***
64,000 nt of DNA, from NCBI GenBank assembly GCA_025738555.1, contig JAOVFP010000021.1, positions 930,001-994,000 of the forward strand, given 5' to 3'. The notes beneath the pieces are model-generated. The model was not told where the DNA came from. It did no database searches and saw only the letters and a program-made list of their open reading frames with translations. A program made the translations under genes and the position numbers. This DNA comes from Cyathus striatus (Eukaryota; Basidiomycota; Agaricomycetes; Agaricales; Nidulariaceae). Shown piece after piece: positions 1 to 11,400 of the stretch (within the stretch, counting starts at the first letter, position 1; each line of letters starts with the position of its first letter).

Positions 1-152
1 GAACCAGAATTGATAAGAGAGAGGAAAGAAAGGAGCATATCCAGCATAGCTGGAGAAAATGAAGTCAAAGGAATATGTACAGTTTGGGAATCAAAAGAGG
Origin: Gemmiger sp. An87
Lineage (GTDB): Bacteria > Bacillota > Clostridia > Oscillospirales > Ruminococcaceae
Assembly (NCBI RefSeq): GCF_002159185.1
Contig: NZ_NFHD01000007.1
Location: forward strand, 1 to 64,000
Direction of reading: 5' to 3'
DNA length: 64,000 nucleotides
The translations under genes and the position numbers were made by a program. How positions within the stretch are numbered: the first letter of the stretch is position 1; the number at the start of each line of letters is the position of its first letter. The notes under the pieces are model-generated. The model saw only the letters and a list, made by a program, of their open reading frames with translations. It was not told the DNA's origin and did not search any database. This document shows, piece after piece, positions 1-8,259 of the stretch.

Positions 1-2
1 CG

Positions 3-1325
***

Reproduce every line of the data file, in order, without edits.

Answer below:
64,000 nt of DNA, from NCBI GenBank assembly GCA_025738555.1, contig JAOVFP010000021.1, positions 930,001-994,000 of the forward strand, given 5' to 3'. The notes beneath the pieces are model-generated. The model was not told where the DNA came from. It did no database searches and saw only the letters and a program-made list of their open reading frames with translations. A program made the translations under genes and the position numbers. This DNA comes from Cyathus striatus (Eukaryota; Basidiomycota; Agaricomycetes; Agaricales; Nidulariaceae). Shown piece after piece: positions 1 to 11,400 of the stretch (within the stretch, counting starts at the first letter, position 1; each line of letters starts with the position of its first letter).

Positions 1-152
1 GAACCAGAATTGATAAGAGAGAGGAAAGAAAGGAGCATATCCAGCATAGCTGGAGAAAATGAAGTCAAAGGAATATGTACAGTTTGGGAATCAAAAGAGG
Origin: Gemmiger sp. An87
Lineage (GTDB): Bacteria > Bacillota > Clostridia > Oscillospirales > Ruminococcaceae
Assembly (NCBI RefSeq): GCF_002159185.1
Contig: NZ_NFHD01000007.1
Location: forward strand, 1 to 64,000
Direction of reading: 5' to 3'
DNA length: 64,000 nucleotides
The translations under genes and the position numbers were made by a program. How positions within the stretch are numbered: the first letter of the stretch is position 1; the number at the start of each line of letters is the position of its first letter. The notes under the pieces are model-generated. The model saw only the letters and a list, made by a program, of their open reading frames with translations. It was not told the DNA's origin and did not search any database. This document shows, piece after piece, positions 1-8,259 of the stretch.

Positions 1-2
1 CG

Positions 3-1325